In what has become part hobby, part side-business, Marriott has for years been producing small works of “concrete art”—coasters, trophies, nameplates, award plaques and medallions.

James Ernzen, an associate professor in ASU’s construction school, “was the one who first who pushed me into doing some artistic stuff,” Marriott said.

Among things Ernzen had him produce was a three-foot concrete pitchfork representing the one carried by the ASU Sun Devil mascot, Sparky. It is now on display in the construction school’s concrete research lab.

Prize-winning ASU project

Ernzen also came up with the assignment that would prove to be valuable preparation for Marriott’s role in building the firefighters memorial.

About three years ago he had student teams compete to do concepts for the design of a decorative concrete slab to be installed on the plaza of the Engineering Center building on ASU’s Tempe campus.

The design by Marriott’s team won out—and later a mockup of the installation earned a prize in the Art of Concrete student competition at the 2012 American Concrete Institute convention.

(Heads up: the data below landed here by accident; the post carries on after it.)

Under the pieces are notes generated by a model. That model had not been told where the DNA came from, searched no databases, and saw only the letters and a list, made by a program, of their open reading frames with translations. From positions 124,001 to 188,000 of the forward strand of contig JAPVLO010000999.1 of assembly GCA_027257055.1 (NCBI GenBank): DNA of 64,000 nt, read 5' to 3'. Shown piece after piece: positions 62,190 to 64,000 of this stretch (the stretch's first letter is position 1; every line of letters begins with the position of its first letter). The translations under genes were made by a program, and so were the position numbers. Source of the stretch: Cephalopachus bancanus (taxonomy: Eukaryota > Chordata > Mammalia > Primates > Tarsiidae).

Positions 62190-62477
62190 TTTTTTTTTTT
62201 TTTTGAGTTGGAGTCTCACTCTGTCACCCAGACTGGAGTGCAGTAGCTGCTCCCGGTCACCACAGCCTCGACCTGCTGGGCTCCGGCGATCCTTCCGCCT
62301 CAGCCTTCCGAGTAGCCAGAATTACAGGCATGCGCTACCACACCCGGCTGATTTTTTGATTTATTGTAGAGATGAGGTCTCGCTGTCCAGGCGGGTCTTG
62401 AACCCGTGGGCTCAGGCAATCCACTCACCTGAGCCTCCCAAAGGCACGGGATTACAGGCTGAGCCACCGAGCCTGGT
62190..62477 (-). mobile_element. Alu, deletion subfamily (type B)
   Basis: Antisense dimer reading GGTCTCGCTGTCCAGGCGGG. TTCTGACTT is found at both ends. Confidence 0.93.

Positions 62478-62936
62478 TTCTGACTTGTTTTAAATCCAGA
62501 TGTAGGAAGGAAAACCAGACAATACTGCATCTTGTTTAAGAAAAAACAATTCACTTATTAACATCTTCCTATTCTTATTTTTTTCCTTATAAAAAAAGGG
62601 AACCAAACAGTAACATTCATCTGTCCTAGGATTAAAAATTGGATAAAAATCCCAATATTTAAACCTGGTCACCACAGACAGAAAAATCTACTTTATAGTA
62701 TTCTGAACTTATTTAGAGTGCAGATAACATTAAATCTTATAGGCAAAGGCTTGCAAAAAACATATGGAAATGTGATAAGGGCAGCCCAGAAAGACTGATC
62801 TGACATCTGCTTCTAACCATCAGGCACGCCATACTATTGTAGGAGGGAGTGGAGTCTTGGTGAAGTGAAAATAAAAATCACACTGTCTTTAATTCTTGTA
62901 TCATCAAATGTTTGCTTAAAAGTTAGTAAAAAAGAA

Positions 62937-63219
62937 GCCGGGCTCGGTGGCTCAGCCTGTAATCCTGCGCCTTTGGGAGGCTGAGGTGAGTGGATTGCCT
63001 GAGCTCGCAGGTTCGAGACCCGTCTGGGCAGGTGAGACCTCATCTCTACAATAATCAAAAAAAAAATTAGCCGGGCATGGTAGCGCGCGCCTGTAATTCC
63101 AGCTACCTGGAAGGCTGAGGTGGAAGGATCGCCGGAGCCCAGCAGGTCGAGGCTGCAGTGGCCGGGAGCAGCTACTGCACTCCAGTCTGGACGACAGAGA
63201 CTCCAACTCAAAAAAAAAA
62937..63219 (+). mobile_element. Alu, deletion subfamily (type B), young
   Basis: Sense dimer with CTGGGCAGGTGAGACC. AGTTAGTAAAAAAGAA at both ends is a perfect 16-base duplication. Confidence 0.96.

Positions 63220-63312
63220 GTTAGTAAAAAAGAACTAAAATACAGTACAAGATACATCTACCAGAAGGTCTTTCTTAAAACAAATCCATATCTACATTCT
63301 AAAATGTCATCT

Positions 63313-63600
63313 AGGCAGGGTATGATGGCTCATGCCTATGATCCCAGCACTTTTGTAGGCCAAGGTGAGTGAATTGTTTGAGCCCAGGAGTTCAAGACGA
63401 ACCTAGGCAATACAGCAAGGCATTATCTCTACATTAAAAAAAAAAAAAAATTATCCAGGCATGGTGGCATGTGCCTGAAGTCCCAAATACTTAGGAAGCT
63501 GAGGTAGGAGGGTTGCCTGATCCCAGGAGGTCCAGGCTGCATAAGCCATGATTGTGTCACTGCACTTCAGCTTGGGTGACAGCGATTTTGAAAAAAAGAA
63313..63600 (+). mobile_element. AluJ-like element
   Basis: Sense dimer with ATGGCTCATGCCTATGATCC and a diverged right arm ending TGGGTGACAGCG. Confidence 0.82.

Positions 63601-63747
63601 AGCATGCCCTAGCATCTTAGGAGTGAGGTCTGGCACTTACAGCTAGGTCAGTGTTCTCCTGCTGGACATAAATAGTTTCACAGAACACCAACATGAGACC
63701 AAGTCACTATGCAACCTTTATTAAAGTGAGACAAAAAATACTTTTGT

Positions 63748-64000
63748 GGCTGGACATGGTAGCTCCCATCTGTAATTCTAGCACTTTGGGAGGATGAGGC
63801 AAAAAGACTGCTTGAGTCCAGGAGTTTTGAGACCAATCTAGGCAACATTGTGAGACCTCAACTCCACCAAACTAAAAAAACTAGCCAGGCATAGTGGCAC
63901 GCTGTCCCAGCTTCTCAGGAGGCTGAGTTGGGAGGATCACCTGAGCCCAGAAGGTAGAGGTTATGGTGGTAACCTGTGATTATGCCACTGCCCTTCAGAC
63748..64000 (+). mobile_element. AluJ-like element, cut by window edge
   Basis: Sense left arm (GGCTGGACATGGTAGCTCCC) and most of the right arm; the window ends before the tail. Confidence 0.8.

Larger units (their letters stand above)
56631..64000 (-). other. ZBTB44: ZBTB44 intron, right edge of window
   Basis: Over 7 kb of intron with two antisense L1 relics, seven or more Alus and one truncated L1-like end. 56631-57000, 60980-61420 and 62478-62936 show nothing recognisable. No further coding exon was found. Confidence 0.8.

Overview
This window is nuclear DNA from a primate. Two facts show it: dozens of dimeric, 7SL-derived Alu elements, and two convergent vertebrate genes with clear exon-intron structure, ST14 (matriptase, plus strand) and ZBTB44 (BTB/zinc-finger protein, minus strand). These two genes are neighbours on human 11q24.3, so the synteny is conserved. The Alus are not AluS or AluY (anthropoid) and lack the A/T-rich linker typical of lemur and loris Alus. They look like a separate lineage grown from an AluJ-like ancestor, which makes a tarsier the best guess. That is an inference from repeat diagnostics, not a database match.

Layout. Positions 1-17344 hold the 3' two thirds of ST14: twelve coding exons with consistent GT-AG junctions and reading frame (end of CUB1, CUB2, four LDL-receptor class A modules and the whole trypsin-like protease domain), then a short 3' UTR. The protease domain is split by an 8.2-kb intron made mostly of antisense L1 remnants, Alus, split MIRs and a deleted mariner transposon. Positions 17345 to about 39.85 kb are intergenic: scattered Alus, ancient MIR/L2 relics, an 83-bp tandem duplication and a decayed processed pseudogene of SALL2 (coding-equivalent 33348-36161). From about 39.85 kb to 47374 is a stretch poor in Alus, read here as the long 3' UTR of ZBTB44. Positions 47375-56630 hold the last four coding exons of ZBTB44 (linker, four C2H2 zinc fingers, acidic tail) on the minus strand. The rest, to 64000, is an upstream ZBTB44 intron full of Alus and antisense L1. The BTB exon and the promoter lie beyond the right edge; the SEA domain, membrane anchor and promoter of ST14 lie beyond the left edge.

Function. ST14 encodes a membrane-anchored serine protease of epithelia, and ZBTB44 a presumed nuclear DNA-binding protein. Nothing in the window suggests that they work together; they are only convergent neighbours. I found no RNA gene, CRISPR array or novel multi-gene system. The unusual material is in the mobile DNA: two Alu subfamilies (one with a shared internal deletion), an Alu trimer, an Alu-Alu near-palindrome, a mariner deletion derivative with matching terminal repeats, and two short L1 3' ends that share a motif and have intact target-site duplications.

He then led the team in producing a 200-square-foot circular concrete slab emblazoned with the ASU and Fulton Schools of Engineering logos.

Other images acid-etched into slab and stained in ASU’s school colors of maroon and gold depicted tools and technology used in construction engineering, along with an inspirational quote from the engineering schools’ namesake, Ira Fulton.

Marriott said at the time that he was especially excited to have had the opportunity to “create something beautiful that can have a long life here on the ASU campus.”

Memorial construction a team endeavor

His involvement in the firefighter’s memorial project, he said, has been an even more exhilarating experience.

“It has taken a big group of people working together to overcome a lot of the complexities and challenges, from the planning and design and project management and construction, to lobbying the Legislature and raising corporate and private donations and coordinating events,” he said. “It’s been an education to see it all come together.”

Along with the McCarthy companies and the SmithGroupJJR architecture firm, about 30 other companies and subcontractors have contributed services.

Marriott is chairman of the Arizona Builders Alliance community service board. Through industry connections he has made in that role, he was able to help recruit some of the diverse types of construction subcontractors needed to handle various facets of the memorial project.